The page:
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New World hemorrhagic fevers are emerging infectious diseases found in South America that can cause terrible, Ebola-like symptoms. Current treatments are expensive and only partially effective.
Now, Howard Hughes Medical Institute (HHMI) researchers have discovered exactly how one type of New World hemorrhagic fever virus latches onto and infects human cells, offering a much-needed lead toward new treatments.
"New World hemorrhagic fevers are nasty, serious, and often fatal diseases," says Stephen C. Harrison, an HHMI investigator at Harvard Medical School and senior author of the report, published March 7, 2010, in Nature Structural & Molecular Biology. "The need for new interventions is high."
Arenaviruses, the infectious agents that cause New World hemorrhagic fevers, circulate naturally in rodents and can infect people who are in close contact with the animals. Symptoms include severe inflammation and bleeding from the mouth, nose, eyes, and other orifices. Most outbreaks occur in rural regions of Bolivia, Venezuela, Argentina, and Brazil. "The outbreaks of New World hemorrhagic fever tend to be brief and brutal, with mortality rates of 20 to 30 percent," says Jonathan Abraham, an M.D./Ph.D. candidate at Harvard University and first author of the paper. "These viruses aren't a huge public health issue yet, but you could say the New World hemorrhagic fevers are an emerging disease threat."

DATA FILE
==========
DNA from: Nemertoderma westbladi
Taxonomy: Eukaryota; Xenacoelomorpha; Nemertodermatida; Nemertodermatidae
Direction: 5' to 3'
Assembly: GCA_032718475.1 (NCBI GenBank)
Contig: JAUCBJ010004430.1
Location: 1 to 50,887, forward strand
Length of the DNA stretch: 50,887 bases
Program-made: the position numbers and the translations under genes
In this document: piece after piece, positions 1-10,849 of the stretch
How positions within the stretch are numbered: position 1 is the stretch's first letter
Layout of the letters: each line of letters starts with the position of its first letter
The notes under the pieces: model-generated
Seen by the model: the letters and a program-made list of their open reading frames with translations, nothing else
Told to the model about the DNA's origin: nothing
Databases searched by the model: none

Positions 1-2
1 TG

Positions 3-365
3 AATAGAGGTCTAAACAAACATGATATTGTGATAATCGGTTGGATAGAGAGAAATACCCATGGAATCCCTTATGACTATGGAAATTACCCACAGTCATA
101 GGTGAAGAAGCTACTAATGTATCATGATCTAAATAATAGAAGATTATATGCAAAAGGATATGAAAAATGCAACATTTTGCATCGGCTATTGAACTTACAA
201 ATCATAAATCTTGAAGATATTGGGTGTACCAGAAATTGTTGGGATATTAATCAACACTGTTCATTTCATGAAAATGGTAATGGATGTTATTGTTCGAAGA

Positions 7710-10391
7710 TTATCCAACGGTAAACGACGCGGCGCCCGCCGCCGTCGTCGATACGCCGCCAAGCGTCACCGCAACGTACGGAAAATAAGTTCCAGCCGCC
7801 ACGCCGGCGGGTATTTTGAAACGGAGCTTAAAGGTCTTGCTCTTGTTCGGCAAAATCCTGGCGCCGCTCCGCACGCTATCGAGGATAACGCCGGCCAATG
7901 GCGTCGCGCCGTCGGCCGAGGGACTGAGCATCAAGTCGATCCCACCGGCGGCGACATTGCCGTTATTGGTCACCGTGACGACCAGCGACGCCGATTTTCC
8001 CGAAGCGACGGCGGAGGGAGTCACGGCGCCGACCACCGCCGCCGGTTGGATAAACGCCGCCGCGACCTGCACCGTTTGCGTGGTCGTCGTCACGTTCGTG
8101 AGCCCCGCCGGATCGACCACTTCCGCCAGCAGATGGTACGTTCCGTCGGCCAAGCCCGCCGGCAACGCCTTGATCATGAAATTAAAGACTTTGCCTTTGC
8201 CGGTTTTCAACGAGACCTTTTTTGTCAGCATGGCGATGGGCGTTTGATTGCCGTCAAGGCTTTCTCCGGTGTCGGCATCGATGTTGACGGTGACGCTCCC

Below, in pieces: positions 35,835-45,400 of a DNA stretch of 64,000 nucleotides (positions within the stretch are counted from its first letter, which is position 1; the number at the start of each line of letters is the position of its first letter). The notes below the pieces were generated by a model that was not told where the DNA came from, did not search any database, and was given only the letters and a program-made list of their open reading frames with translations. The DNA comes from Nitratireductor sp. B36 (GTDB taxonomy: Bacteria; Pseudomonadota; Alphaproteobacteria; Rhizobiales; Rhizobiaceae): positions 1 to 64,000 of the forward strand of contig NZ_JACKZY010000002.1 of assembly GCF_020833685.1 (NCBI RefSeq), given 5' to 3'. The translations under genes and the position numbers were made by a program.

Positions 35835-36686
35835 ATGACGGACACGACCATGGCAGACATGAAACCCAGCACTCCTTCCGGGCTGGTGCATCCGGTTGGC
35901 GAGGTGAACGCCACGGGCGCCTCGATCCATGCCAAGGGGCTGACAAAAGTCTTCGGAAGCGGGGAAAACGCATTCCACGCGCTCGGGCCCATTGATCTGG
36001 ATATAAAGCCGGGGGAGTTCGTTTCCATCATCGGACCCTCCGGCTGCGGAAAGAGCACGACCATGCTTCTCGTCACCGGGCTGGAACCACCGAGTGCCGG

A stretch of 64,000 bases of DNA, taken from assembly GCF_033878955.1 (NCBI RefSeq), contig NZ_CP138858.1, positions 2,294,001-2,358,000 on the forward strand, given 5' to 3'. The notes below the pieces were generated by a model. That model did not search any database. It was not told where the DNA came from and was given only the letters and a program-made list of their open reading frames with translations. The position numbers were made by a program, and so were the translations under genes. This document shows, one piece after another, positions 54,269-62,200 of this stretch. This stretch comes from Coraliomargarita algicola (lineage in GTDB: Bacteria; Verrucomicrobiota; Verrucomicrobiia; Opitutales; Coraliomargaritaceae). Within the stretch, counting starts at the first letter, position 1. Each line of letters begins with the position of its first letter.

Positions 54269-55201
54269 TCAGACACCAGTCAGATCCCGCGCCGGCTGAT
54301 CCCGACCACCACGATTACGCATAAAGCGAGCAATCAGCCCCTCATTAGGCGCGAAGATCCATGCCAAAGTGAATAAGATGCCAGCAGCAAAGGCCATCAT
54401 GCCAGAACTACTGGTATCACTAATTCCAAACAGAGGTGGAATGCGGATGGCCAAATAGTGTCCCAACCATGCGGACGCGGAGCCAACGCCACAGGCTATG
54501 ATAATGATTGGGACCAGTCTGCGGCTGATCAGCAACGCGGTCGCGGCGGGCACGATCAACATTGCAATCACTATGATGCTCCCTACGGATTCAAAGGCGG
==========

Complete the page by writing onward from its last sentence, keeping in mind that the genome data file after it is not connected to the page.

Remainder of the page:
Researchers have known about these viruses since the 1960s, but the molecular basis of the disease has only been tackled recently, says Abraham, whose graduate studies are funded by HHMI through a Gilliam Fellowship for Advanced Study. The Gilliam Fellowships program currently supports the doctoral education of 30 exceptional students from disadvantaged backgrounds.
In 2007, Abraham
|Contact: Andrea Widener|
Howard Hughes Medical Institute